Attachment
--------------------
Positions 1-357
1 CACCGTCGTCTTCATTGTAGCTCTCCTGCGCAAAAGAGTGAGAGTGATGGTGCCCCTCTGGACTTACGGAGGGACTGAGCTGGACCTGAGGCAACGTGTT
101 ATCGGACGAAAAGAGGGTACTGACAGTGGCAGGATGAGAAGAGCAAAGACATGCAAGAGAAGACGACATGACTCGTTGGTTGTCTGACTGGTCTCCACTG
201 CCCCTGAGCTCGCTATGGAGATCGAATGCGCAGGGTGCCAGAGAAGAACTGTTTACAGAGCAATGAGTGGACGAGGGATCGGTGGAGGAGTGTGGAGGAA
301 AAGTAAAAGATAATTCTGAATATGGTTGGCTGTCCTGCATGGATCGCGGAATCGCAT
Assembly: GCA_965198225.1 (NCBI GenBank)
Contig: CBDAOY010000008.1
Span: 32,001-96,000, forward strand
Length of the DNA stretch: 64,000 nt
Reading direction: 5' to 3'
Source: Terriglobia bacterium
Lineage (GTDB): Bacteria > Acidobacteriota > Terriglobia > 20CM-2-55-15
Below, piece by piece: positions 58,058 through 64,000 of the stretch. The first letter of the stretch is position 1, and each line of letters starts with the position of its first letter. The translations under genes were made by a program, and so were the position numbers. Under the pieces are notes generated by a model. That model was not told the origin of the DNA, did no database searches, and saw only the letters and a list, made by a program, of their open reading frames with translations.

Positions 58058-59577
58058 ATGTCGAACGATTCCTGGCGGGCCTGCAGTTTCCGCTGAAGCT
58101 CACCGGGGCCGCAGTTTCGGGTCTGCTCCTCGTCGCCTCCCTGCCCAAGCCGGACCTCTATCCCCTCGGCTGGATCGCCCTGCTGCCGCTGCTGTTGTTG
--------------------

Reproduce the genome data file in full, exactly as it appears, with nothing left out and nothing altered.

Positions 1-357
1 CACCGTCGTCTTCATTGTAGCTCTCCTGCGCAAAAGAGTGAGAGTGATGGTGCCCCTCTGGACTTACGGAGGGACTGAGCTGGACCTGAGGCAACGTGTT
101 ATCGGACGAAAAGAGGGTACTGACAGTGGCAGGATGAGAAGAGCAAAGACATGCAAGAGAAGACGACATGACTCGTTGGTTGTCTGACTGGTCTCCACTG
201 CCCCTGAGCTCGCTATGGAGATCGAATGCGCAGGGTGCCAGAGAAGAACTGTTTACAGAGCAATGAGTGGACGAGGGATCGGTGGAGGAGTGTGGAGGAA
301 AAGTAAAAGATAATTCTGAATATGGTTGGCTGTCCTGCATGGATCGCGGAATCGCAT
Assembly: GCA_965198225.1 (NCBI GenBank)
Contig: CBDAOY010000008.1
Span: 32,001-96,000, forward strand
Length of the DNA stretch: 64,000 nt
Reading direction: 5' to 3'
Source: Terriglobia bacterium
Lineage (GTDB): Bacteria > Acidobacteriota > Terriglobia > 20CM-2-55-15
Below, piece by piece: positions 58,058 through 64,000 of the stretch. The first letter of the stretch is position 1, and each line of letters starts with the position of its first letter. The translations under genes were made by a program, and so were the position numbers. Under the pieces are notes generated by a model. That model was not told the origin of the DNA, did no database searches, and saw only the letters and a list, made by a program, of their open reading frames with translations.

Positions 58058-59577
58058 ATGTCGAACGATTCCTGGCGGGCCTGCAGTTTCCGCTGAAGCT
58101 CACCGGGGCCGCAGTTTCGGGTCTGCTCCTCGTCGCCTCCCTGCCCAAGCCGGACCTCTATCCCCTCGGCTGGATCGCCCTGCTGCCGCTGCTGTTGTTG